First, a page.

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In 1987, 26-year-old Peter Staley, a closeted Wall Street trader, was diagnosed as HIV-positive. Given less than two years to live, he addressed the International AIDS Conference . . . three years later. He's still alive. Too many from those dark early days haven't been so lucky, and the survivor's guilt that runs through filmmaker David France's extraordinary documentary is palpable. But ultimately, the story presented by the former reporter for Boston's defunct Gay Community News is one of hope. We've come a long way since France was fired from the New York Post for being gay. He's been covering AIDS since 1982; the film grew out of a major history of the epidemic he's compiling for publication, and his chronicle — driven by never-before-seen archival footage from the frontlines — puts a very human face on its tale of two coalitions, ACT UP and TAG (Treatment Action Group), whose Herculean efforts helped turn a death sentence into a manageable condition.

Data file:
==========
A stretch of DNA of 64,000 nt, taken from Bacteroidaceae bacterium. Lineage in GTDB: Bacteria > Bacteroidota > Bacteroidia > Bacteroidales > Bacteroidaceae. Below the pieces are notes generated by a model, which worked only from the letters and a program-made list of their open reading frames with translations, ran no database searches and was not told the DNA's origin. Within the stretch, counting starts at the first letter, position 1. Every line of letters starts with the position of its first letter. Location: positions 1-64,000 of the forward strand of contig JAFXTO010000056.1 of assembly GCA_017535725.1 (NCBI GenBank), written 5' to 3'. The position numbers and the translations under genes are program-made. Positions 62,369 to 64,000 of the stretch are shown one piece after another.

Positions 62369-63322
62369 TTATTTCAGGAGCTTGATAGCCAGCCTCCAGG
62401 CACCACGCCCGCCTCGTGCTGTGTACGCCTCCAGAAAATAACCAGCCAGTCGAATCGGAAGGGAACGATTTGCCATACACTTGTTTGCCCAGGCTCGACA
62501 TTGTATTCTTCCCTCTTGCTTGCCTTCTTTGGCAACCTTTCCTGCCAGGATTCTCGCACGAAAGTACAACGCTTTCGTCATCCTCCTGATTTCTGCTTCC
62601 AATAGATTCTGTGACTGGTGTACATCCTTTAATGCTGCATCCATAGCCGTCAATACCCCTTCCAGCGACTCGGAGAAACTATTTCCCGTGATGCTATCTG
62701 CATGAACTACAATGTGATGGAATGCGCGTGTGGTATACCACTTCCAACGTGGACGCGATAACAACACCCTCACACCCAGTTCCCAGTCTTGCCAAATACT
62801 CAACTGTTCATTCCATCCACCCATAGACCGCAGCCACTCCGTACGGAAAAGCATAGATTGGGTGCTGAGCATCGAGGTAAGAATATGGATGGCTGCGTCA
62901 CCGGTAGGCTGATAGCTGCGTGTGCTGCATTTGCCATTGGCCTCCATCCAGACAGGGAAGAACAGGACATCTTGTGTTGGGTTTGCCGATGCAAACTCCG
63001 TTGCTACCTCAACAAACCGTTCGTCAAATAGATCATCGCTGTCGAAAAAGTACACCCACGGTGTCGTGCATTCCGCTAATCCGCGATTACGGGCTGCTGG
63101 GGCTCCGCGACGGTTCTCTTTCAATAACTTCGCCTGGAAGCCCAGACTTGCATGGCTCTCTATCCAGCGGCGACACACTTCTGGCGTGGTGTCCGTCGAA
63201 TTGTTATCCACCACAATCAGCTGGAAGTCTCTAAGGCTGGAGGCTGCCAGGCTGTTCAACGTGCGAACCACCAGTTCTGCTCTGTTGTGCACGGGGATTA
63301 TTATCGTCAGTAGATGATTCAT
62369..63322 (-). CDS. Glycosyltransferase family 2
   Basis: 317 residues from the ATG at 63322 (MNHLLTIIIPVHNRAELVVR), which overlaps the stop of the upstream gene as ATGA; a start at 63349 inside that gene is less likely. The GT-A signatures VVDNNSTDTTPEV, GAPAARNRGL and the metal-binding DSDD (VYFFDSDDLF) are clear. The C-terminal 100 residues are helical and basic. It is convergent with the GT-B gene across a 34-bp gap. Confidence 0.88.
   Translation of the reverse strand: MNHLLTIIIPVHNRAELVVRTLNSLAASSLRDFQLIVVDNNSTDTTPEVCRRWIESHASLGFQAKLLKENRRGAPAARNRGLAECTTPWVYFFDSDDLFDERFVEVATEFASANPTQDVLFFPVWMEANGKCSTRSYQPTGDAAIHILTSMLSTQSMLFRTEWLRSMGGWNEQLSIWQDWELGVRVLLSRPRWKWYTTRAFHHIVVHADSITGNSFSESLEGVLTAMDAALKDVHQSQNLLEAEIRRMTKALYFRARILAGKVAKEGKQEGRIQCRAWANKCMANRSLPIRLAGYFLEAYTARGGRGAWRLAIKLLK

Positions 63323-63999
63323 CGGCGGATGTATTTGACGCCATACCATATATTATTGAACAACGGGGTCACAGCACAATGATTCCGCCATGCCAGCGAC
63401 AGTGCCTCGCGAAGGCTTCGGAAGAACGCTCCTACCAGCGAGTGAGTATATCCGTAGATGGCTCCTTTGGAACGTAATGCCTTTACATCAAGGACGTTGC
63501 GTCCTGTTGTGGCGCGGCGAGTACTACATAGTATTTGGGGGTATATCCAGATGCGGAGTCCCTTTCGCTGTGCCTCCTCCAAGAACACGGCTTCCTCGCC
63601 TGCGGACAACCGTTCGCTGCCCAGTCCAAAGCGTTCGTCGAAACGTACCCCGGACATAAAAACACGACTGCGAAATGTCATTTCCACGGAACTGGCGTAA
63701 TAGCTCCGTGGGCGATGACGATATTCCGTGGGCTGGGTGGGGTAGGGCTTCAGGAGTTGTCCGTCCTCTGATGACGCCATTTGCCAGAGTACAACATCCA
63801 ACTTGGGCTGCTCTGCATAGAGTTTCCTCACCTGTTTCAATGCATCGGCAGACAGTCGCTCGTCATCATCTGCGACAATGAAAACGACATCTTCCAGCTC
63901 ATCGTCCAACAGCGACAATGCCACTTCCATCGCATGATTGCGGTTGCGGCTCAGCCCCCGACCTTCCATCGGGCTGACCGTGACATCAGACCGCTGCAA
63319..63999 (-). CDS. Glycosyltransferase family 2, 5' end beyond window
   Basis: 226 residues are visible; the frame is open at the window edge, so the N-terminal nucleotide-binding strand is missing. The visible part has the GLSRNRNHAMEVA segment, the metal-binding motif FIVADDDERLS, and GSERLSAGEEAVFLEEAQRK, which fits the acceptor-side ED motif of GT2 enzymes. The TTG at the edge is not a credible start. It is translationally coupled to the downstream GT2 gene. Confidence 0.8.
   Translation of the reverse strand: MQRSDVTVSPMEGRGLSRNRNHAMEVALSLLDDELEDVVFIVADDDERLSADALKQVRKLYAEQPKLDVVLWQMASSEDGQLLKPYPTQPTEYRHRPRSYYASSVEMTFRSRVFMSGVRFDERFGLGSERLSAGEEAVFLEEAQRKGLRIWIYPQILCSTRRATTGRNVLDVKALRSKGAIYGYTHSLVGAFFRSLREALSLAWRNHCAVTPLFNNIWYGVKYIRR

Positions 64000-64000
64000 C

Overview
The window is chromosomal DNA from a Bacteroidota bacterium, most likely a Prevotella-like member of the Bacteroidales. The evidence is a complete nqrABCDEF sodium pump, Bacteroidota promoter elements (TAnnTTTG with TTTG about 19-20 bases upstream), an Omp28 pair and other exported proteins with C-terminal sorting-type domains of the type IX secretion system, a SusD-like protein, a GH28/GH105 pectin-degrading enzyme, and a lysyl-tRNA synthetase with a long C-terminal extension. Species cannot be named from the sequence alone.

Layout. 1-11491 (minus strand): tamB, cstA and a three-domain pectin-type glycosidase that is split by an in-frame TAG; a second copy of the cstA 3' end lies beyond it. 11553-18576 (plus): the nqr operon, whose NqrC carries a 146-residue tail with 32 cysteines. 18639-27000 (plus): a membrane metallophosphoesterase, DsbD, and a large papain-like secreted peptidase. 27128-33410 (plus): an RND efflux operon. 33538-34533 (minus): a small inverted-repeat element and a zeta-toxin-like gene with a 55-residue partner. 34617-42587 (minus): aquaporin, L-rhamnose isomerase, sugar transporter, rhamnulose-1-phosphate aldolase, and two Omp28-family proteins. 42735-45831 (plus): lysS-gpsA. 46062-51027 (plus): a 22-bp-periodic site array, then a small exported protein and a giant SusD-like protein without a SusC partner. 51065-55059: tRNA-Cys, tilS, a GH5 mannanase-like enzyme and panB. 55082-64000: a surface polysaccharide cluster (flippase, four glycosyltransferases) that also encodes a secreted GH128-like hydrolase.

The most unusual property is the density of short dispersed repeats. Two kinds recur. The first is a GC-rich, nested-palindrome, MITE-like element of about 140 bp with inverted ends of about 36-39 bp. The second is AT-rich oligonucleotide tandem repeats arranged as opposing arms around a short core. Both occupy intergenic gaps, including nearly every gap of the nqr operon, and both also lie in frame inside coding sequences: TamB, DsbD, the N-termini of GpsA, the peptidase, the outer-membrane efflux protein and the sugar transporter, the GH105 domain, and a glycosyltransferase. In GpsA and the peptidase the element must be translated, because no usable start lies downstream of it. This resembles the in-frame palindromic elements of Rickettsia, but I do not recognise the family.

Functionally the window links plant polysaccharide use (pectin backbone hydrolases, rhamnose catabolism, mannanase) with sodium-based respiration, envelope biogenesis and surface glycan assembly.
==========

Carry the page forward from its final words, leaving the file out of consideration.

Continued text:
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ARTICLES BY BRETT MICHEL
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